AirBnBs are so hard for me because so many of them use scented laundry detergent! And don’t me started on one that had Glade plug ins in every room of the house… I had to unplug them all and open all the windows to air out the house… in January… in Pennsylvania.

            I do agree on wet hair, I had a boss that would come in to work with wet hair and the smell drove me crazy, it would even linger in the elevator after she got off. But by the afternoon when her hair was dry, I didn’t notice it at all.

      3. Mmmm Flowers*

        I love the Unstoppables and I can smell things most people can’t. the pleasant smell makes me feel good and hides odors I don’t like.

        1. Oh Snap!*

          you may love them but they bother many many many people. that particular product alone bothers people more than any other. I suggest that at the very least you examine your justification that it is fine because you have a good sense of smell.

          you don’t – not about this. you are used to the smell and don’t realize how strong and horrible it is for those around you.

          1. btdt*

            Agreed! Using strong scents is just like smoking- you never realize how strongly you smell of fabric softener/cigs until you quit using/smoking.

        2. Engineer*

          If your clothes have picked up such a lingering bad order that you feel the need to mask so strongly, you should *really* be looking into a deep clean of your washer. Clearing out any accumulated mildew and grime will fix around 90% of the issue, and the rest can be solved with a deep soak of the worst-offending garments in either vinegar or baking soda.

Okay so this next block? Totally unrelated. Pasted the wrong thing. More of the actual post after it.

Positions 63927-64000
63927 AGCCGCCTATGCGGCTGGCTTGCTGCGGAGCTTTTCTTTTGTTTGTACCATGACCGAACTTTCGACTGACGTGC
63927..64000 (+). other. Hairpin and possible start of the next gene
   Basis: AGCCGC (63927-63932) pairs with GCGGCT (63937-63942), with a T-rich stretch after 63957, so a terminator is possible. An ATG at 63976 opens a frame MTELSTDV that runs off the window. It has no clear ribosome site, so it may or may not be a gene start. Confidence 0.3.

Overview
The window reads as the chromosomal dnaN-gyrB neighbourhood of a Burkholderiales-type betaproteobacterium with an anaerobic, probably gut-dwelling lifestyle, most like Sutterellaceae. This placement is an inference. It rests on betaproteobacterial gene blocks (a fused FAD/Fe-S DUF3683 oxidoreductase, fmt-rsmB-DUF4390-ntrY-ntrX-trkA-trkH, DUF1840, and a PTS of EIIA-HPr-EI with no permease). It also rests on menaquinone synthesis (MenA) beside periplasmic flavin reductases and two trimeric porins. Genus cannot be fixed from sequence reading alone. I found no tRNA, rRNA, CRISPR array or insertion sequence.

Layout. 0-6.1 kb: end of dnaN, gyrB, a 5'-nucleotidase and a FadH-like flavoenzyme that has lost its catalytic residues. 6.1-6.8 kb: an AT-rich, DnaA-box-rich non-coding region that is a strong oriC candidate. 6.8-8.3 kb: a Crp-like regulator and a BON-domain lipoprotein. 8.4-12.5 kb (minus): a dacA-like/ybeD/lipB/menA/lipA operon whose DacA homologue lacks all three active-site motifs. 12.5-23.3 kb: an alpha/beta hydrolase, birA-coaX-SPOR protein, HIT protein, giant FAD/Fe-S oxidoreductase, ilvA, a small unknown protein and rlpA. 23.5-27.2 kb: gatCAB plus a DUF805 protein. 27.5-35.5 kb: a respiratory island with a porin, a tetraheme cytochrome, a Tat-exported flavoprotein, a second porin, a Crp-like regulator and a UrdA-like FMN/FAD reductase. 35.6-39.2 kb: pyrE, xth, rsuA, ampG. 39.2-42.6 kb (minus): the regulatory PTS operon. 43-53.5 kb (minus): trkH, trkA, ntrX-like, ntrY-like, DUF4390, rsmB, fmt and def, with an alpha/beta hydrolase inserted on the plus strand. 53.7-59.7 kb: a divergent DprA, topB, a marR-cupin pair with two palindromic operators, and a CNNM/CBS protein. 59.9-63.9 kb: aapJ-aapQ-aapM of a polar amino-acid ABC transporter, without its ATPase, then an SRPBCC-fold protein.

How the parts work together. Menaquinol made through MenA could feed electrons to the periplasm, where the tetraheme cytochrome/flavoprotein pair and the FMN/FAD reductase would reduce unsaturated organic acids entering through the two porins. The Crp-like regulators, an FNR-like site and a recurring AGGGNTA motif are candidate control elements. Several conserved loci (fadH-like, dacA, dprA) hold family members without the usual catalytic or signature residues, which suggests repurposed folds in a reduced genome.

I get it, we all have scents we like, but if you’re using to mask a consistent bad order then you really need to solve the underlying issue because it will get worse.

          1. Not A Girl Boss*

            This happened to us, and omg the horror. At first our clothes just kept coming out smelling mildewy. So I ran some empty loads with vinegar. These flakes of… something… kind of like dry leaves started showing up in our clothes. I tried more vinegar and bleach in increasing levels of hysteria and soak duration. Finally, I took top impeller thing of the washer off. Peering down inside with a flashlight, there was a solid 3″ of slimy mold coating the bottom of the wash basin. There was no saving it, we had to get a new washer. Turns out its a known *design flaw* with the Samsung top loads…. shudder.

            1. shedubba*

              Just a note, check your washing machine manual before you use vinegar in it. Some machines are built to withstand it, and some even recommend using vinegar in a cleaning cycle. But other machines are not built for it, and it can destroy those machines by drying out seals, damaging parts, etc.

      4. Allison*